Home Commodities Upside risks remain for the commodities complex | Article

Upside risks remain for the commodities complex | Article


How easy it will be to shift trade flows depends on the appetite for key importers outside of the EU to increase their share of Russian oil purchases. Given the significant discount available for Russian Urals, we suspect the likes of India and China will increase the amount of Russian oil they import. This should in theory free up supply from other origins for EU buyers. Whilst OPEC is sitting on enough spare capacity to meet the EU shortfall, the group has been reluctant to increase output more aggressively than it currently is.

OPEC continues to hold the view that the market is balanced and that the volatility in the market is due to geopolitical risks. In addition, it is important to remember that Russia is part of the OPEC+ alliance, and so will have some influence on what the group decides when it comes to output policy. We do not think OPEC will tap more aggressively into its limited spare capacity, which suggests that the oil market will be in deficit over 2H22, which should see prices edge higher (Brent at $125/bbl over 4Q22). Demand destruction has helped to ease some of the tightness in the market although clearly not enough to fully offset the Russian supply losses we expect as we move through the year.

There are clear risks to our view. To the upside, the biggest risk would be if we were to see secondary sanctions placed on Russian oil. This would make it much more difficult for Russia to sell into markets like India and China, which would mean that the global market would be even tighter than we expect. We also assume that Iranian oil supply will grow over 2023. If this fails to materialise, it will leave the market tighter than we are currently predicting for next year.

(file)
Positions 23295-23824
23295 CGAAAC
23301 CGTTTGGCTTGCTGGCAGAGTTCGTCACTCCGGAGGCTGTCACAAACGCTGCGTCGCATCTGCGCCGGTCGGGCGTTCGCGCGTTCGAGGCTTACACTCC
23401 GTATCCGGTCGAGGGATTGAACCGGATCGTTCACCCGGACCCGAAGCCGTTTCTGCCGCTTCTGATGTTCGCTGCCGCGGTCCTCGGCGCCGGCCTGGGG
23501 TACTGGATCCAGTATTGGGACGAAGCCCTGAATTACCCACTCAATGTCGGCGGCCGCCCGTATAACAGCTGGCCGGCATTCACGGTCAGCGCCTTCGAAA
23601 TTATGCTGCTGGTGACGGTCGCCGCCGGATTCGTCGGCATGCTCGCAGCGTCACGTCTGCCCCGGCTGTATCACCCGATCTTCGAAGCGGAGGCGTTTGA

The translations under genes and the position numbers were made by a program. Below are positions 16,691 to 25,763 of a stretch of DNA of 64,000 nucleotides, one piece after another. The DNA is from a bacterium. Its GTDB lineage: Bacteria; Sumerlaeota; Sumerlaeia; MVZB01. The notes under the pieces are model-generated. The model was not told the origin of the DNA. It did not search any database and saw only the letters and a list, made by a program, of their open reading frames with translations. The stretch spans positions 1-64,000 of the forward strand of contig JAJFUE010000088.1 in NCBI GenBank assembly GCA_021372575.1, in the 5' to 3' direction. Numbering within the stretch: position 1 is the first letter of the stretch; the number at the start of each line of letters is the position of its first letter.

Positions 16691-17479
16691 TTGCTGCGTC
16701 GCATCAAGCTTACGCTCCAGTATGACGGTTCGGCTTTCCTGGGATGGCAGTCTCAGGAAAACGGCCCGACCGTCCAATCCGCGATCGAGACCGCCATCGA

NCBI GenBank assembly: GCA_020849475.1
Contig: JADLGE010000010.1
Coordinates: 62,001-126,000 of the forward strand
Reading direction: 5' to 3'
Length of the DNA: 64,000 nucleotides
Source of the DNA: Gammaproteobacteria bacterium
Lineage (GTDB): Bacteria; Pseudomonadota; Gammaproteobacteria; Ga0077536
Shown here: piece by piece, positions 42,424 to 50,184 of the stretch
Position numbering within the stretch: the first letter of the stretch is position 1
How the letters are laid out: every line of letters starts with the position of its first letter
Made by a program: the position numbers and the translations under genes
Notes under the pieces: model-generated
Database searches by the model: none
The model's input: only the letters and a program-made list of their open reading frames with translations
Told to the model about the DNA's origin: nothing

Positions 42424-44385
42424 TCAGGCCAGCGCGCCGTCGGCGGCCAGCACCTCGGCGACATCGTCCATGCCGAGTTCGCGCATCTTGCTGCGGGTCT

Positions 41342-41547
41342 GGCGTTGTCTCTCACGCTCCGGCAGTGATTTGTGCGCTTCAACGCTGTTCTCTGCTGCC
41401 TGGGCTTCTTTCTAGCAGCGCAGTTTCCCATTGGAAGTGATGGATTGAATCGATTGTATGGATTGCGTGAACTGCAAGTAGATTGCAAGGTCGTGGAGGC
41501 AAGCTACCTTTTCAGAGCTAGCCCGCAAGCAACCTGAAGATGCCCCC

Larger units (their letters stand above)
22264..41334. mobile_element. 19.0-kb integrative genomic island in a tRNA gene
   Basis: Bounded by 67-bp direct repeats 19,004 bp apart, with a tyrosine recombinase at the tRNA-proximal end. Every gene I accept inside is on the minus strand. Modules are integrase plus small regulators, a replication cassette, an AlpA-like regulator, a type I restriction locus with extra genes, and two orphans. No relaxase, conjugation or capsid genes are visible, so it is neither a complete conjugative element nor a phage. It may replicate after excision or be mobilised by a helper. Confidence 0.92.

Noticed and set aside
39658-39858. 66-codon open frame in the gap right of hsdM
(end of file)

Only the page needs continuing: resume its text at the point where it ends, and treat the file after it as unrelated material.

On the downside, the potential for further Covid-related lockdowns in China over the course of the year could weigh on oil demand.

However, the bigger downside risk is if we see a de-escalation in the war or even an end to it (hopefully). This would likely see a significant amount of risk premium given back. Given the steps already taken by the EU, we do not believe that the EU would revert to its old ways and be highly dependent on Russia. However, de-escalation in the war could at least slow the process of moving away from Russian oil.

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